“It’s never easy, but I think what makes the difference is my mental approach is a lot better than what it was three, four years ago and I practice at home to do this sort of stuff in tournaments.”
The next step is a drive up I-95 to Ponte Vedra Beach to take his place at THE PLAYERS Championship.
He will look to become the first Italian to win the iconic event.
“THE PLAYERS next week is one of those weeks that you circle in the calendar at the beginning of the year,” Molinari said.
“I had quite a long off season, but I was hoping to hit form around THE PLAYERS and things have gone even better than I thought.”
No player has ever won the week before THE PLAYERS and triumphed at TPC Sawgrass.
But don’t rule out Molinari breaking that trend.
Rory McIlroy remains upbeat despite another lacklustre Sunday
Rory McIlroy is a glass-half-full kind of guy.
The defending champion at the Arnold Palmer Invitational presented by Mastercard remained upbeat on Sunday despite suffering another final-group fade out.
In what has become a worrying trend for the former FedExCup champion, he has now failed to win the last nine times he has played in the final group on Sunday dating back to the start of 2018.
McIlroy did win at Bay Hill a year ago but came from well back to do so. It remains the 14-time PGA TOUR winner’s most recent triumph.
Starting one shot back in second place, McIlroy could only manage an even-par 72 on Sunday to fall to T6, four shots off the pace.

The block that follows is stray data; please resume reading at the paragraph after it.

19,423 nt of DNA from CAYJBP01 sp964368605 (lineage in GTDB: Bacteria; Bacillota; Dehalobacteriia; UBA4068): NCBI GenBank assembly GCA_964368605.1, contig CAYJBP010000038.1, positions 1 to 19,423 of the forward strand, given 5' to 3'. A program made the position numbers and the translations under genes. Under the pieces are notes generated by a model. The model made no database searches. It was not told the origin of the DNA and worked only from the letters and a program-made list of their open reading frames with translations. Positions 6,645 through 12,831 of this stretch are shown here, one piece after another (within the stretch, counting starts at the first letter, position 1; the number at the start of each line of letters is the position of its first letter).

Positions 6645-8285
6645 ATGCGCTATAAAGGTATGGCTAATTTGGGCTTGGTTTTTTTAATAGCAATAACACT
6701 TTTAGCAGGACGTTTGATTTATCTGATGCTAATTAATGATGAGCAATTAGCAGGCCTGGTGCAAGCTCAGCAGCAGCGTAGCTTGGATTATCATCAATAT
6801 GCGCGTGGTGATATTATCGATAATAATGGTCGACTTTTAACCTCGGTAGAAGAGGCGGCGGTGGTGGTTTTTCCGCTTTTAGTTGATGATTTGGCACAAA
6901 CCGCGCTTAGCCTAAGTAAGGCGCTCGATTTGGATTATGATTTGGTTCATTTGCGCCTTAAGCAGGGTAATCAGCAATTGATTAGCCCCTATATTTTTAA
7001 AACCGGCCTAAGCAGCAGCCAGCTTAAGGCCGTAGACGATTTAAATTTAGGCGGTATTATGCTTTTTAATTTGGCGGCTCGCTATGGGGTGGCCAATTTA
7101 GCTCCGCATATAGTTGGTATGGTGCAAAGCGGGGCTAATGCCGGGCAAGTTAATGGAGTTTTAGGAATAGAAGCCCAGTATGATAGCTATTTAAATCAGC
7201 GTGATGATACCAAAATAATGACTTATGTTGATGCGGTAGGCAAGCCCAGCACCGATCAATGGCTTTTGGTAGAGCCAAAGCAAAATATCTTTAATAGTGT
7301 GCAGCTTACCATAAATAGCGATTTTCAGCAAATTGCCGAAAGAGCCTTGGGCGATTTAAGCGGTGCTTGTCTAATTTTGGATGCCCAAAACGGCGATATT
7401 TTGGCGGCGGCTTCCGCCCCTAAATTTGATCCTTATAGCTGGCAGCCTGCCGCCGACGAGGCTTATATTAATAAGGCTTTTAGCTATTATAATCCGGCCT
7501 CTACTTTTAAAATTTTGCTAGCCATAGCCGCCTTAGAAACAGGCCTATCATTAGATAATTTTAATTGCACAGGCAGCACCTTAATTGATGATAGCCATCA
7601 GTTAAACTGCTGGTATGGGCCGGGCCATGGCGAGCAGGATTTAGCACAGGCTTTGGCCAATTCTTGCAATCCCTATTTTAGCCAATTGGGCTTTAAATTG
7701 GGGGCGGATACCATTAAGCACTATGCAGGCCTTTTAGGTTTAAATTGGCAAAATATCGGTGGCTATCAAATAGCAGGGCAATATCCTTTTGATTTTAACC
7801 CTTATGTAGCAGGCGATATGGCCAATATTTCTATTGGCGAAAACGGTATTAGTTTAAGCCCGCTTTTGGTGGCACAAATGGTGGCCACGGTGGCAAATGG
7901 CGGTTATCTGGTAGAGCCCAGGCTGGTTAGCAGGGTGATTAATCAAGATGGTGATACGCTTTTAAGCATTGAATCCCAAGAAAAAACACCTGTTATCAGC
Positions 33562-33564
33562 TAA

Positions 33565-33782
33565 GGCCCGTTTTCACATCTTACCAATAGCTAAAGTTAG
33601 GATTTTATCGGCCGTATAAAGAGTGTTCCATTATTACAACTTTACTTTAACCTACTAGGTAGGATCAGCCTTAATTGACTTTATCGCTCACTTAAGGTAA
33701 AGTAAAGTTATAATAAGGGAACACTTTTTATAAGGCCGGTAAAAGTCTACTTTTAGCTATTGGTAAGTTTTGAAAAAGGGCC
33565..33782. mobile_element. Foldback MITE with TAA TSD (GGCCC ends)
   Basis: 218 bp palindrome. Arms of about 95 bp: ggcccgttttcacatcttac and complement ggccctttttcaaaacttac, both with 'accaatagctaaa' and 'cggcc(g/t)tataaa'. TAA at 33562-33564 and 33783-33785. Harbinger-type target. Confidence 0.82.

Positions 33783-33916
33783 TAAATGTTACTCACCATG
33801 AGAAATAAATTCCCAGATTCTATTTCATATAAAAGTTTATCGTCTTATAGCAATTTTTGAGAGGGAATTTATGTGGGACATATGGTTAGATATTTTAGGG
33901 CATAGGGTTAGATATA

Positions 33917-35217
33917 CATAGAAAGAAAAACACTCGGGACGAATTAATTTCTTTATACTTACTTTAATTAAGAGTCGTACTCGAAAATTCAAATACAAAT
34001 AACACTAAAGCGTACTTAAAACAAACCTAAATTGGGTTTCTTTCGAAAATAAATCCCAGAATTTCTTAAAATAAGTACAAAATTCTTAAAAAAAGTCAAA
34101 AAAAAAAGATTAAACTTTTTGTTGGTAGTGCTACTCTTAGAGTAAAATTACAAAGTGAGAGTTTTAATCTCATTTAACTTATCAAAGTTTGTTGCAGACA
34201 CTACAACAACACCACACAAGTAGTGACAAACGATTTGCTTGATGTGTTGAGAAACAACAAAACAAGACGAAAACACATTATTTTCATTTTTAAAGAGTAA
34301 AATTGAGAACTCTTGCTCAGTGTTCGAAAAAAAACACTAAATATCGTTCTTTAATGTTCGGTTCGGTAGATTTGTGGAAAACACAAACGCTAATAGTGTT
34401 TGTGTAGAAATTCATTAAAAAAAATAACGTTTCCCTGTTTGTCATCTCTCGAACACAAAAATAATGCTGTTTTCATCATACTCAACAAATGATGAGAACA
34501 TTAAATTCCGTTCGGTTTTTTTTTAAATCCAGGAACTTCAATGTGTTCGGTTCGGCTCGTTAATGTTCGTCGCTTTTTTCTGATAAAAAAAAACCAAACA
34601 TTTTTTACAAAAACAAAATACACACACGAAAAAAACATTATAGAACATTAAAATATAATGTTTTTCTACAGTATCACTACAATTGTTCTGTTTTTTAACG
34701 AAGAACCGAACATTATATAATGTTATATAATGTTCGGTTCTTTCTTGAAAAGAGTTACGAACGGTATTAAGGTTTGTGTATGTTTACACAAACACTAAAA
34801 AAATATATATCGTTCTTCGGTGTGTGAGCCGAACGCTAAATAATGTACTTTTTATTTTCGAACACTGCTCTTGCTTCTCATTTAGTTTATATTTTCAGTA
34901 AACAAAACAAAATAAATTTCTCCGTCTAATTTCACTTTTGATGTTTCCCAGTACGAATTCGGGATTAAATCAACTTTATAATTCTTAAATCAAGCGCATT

Of the top 14 on the leaderboard, he was the only one who failed to shoot under par.
“My Sundays haven’t been what I would have liked, but I’m putting myself in that position, so good golf is good golf, I keep saying that, at the end of the day,” McIlroy said.
“It was a tough day, tough to get it close to the hole. I feel like I really didn’t play that badly. I missed a couple of shots, but I felt like I was hitting good shots to 30 feet all day and it’s hard to sort of shoot a score.”
While winner Francesco Molinari needed just 25 putts, making 146-feet, 9 inches worth, it wasn’t as pleasant for McIlroy on the greens.
He needed 30 putts and made just 61 feet, 11 inches worth.
On the plus side, McIlroy has now finished inside the top six, without winning, in his last six starts on the PGA TOUR.
Rather than dwell on the missed chances, the Northern Irishman has already turned his focus to THE PLAYERS Championship at TPC Sawgrass.
“I’m playing well, I’m getting myself into contention every week, (I need to) continue to do that, going into next week, that’s the great thing about golf, you don’t have to wait too long to get back on the horse,” he said.
“So I’m happy with everything, I just think today I could have played the par 5s better, but really apart from that it was an unbelievable round from Francesco to shoot what he did.
“I would have needed to go out there to shoot 67 to better him, which would have been one of the best scores of the day, and anything under 70 out there this afternoon was a great score.”